Joel, you're right, I wasn't very specific: it's mostly the later can rewinds that definitely have advanced timing, and these days you can get motors with a 35° advance, pretty much on the limits! But I still say that, in practice, the earlier ones tended to be faster in one direction.

Don
 

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Discussion Starter · #13 ·
Thank you Don.
Yep - it may just be the way it was designed i.e. for home tracks and not with our champagne mouton monster track in mind!
I bought it because I just liked the look of it, so I may just experiment and learn with it.
Anyway - I have rediscovered my airbrush - so all is well !
Cheers
Ian
 

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Ian, I would try running the motor a bit longer to see if it gets quicker. Look what happened to the SP500 in the 1:32 Revell Corvette; like a snail compared to my Cobra when I lent it to you then you smoked everyone in the Confolens Classic having practised with it a good while!

If not, Garage Coeur de Lion chez moi will have a suitable replacement. Nothing too radical though because the chassis won't take it. For serious racing we could plonk the body - very pretty as you say - on a period chassis to worry the likes of Don and Joel next year ;)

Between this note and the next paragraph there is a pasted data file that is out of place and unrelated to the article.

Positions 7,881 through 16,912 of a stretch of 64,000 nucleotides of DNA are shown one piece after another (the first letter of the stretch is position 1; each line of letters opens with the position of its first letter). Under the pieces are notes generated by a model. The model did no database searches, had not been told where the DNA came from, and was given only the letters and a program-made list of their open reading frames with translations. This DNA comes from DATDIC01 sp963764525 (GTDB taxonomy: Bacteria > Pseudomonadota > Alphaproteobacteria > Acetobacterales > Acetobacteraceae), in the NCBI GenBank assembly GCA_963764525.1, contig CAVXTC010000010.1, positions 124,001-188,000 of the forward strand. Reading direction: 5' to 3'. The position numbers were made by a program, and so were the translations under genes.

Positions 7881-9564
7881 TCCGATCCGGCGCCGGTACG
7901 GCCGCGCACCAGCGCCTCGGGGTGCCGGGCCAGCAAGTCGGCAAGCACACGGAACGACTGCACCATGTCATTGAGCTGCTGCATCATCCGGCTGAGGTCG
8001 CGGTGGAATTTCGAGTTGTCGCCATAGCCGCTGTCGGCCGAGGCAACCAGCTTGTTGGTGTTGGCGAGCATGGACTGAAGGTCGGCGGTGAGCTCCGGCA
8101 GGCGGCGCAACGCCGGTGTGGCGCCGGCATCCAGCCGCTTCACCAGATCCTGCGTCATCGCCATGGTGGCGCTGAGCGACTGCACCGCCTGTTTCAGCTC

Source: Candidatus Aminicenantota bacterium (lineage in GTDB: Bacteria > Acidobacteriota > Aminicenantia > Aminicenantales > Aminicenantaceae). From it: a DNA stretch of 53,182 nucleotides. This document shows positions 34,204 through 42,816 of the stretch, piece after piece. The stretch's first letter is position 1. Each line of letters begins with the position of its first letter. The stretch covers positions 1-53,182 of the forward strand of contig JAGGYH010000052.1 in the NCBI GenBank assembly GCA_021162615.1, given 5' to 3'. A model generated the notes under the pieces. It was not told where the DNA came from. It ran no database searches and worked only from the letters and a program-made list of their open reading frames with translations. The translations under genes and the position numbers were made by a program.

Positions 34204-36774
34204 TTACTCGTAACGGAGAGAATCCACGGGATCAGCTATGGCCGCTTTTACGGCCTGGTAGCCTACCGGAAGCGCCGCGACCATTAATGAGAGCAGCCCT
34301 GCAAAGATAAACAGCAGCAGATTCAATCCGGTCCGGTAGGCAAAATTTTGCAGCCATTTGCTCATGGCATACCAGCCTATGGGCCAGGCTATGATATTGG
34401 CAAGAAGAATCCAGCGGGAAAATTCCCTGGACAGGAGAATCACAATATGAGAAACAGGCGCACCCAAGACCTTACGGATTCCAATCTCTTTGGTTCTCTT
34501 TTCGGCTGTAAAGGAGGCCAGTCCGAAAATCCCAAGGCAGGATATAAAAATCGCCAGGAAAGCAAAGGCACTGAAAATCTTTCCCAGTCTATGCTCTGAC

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Discussion Starter · #15 ·
Hi Richard, I will certainly try all options to get this diva to go quicker. I may even try cleaning the motor in water (which seems counter intuitive to me - but has to be done for a giggle at some point !). Also I like the idea of dropping the body on another chassis and creating something scratch.
I have a feeling I won't be worrying Don and Joel, or others in 2022. Still on my learning curve.
2023 however...god willing!
(And I thought learning how to renovate old french buildings was a challenge - Mind you, I cracked that - so why not bring on vintage slot cars for a new challenge?)
All good fun.